OBJECTIVE In vitro evidence suggests insulin glargine promotes tumors; observational human studies are conflicting. We aimed to expand understanding of this potential treatment risk.
RESEARCH DESIGN AND METHODS This retrospective cohort study of type 2 diabetic patients >68 years old used Medicare inpatient, outpatient (2003–2008), and prescription data (2006–2008). Adjusting for patient characteristics, dose, and metformin use, Cox models yielded hazard ratios (HRs) for incident cancer (breast, prostate, pancreas, colon, any site) associated with three forms of insulin: nonglargine, glargine, or glargine plus nonglargine (combination).
RESULTS Overall, 81,681 patients were followed for a mean of 23.1 months. Mean age was 77.4 years. Treatment group distribution was 20.7% glargine, 60.5% nonglargine, 18.7% combination insulin. We observed 5,466 incident cancers; crude rates did not vary by treatment group. In fully adjusted models, nonglargine use was the referent; glargine was not associated with significant increased risk of any cancer measure. In secondary analyses including only the top quartile of daily insulin dose patients, glargine was not associated with any cancer risk difference; combination insulin was associated with higher breast cancer risk (HR 1.75 [95% CI 1.10–2.78]) and lower colon cancer risk (0.33 [0.13–0.80]). In age-stratified analyses of highest-dose users, combination insulin conferred a higher risk of breast cancer in those ≤75 years old (2.87 [1.45–1.59]).
CONCLUSIONS The general lack of association between glargine-only use and cancer is reassuring. Breast cancer risk associated with high-dose combination insulin in secondary analyses could result from multiple comparisons, residual confounding, or true association; further research is warranted.
Type 2 diabetes has been associated with higher incidence of colon, pancreas, and breast cancer (1). The etiology of this excess cancer risk is poorly understood and is complicated by the fact that type 2 diabetes and cancer have common risk factors including age, race/ethnicity, obesity, physical inactivity, and tobacco use (1,2). The role of insulin in cancer promotion is suggested by studies associating circulating insulin levels and cancer of the colon, pancreas, and breast (1,3,4). The association between exogenous insulin and cancer gained attention in 2009 when concurrently published studies assessing incident cancer among users of glargine compared with users of nonglargine insulin reported conflicting findings (5–12).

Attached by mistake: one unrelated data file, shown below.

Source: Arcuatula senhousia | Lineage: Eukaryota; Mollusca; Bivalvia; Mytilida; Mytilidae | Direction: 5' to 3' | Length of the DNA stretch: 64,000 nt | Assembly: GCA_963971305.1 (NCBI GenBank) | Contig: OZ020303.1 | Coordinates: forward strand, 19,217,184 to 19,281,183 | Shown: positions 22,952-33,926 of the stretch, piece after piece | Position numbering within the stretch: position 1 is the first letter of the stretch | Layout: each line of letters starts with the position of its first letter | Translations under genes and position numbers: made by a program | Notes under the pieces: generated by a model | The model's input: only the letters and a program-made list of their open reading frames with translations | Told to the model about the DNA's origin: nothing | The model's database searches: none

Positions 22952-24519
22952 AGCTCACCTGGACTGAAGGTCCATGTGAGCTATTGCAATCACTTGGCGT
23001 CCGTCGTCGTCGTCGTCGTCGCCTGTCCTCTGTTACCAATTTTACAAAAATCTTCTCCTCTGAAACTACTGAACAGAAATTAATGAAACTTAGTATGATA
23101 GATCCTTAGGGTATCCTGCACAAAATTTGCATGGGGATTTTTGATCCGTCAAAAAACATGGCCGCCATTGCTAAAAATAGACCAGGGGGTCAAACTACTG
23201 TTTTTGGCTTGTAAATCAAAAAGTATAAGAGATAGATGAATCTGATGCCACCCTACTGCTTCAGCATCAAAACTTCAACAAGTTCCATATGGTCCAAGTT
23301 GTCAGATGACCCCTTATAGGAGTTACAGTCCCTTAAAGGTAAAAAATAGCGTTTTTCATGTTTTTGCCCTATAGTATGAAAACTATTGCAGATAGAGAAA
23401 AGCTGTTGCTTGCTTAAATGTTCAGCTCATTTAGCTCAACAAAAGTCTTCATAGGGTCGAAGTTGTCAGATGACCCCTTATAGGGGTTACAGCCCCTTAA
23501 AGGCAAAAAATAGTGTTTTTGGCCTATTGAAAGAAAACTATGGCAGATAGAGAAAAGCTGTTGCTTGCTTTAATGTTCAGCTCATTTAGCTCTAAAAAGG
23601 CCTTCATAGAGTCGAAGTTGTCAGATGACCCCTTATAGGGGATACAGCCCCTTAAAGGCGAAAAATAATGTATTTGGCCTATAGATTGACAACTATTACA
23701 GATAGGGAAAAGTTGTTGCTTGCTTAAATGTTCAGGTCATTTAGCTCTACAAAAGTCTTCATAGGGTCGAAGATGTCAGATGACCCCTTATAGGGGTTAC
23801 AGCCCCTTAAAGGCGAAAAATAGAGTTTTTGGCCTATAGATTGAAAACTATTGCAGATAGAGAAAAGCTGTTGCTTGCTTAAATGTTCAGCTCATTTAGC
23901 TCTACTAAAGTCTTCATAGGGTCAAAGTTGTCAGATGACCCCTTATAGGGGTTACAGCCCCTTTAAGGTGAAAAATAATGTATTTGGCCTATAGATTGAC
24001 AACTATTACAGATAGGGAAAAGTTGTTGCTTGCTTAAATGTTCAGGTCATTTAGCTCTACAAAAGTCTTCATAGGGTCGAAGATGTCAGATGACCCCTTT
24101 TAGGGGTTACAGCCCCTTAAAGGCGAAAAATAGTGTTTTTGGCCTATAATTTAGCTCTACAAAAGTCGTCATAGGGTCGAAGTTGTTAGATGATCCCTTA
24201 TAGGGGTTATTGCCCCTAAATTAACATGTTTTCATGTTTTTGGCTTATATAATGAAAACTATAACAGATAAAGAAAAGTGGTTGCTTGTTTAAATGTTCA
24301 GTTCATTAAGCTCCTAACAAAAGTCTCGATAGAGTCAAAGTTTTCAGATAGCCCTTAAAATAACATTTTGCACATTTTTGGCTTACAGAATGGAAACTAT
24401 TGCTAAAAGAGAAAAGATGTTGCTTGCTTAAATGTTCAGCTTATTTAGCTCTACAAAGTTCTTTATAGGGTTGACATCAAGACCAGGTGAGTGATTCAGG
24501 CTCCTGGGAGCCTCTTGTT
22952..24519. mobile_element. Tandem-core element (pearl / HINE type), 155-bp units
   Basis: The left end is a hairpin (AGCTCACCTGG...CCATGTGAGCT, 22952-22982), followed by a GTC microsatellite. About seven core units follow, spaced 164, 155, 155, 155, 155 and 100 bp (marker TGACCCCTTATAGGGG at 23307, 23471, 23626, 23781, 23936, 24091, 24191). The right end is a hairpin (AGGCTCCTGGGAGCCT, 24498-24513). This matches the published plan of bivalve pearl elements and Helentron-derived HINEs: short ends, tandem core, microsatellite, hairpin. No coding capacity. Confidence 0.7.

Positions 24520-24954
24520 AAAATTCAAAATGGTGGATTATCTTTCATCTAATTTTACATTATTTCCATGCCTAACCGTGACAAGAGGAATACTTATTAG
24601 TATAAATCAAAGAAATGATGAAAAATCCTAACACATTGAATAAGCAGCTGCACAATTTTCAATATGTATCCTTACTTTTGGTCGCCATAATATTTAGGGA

Glargine is a recombinant DNA analog of human insulin with three amino acid substitutions (11–13). The amino acid substitutions result in a binding affinity for insulin and insulin-like growth factor-1 (IGF-1) receptors six to eight times that of human insulin (11). In vitro studies have demonstrated that glargine is more mitogenic than human insulin and promotes certain tumor cells (11).
Four European research groups conducted retrospective observational studies of diabetic cohorts comparing cancer incidence among users of glargine and nonglargine insulin (6–9). The cohort definitions, data elements, and analytic approach of these studies were diverse. Principal findings are presented in Supplementary Table 1 and elsewhere (11,12). Two studies reported a significant increased risk of cancer overall associated with glargine-only use. One reported an overall cancer hazard ratio (HR) of 1.55 (95% CI 1.01–2.37) (7). Another found increased cancer risk only associated with highest-dose glargine (1.59 [1.30–1.94]) (6). Two studies reported an increased risk of breast cancer among glargine-only users (1.99 [1.31–3.02] and 3.39 [1.46–7.85]) (7,8) One study found no significant association between glargine and cancer (9). Two industry-sponsored studies found no glargine-associated cancer risk (14,15). A small case-control study found a fivefold increased cancer risk associated with high-dose glargine (10).
Limitations among some or all of these studies include the following: potential indication bias (resulting, among other things, from payer restrictions on use), inability to adjust for potential confounders such as BMI, lack of data on dose, limited use of glargine in Europe resulting in small cohorts and sparse outcomes among exposed patients, industry sponsorship, methodologic concerns, and relatively short follow-up time (1.3–3.0 years in the cohort studies and 4–6 years in the case-control and prospective studies).
Despite limitations and conflicting results, these studies have generated concern among clinicians and patients. We aimed to advance understanding of this issue through a study of patients in the U.S., where glargine is commonly used. We used Medicare administrative data to compare incident cancer diagnoses in older patients with type 2 diabetes using nonglargine, glargine, or glargine plus nonglargine (combination) insulin. The Dartmouth Institutional Review Board approved this study.
RESEARCH DESIGN AND METHODS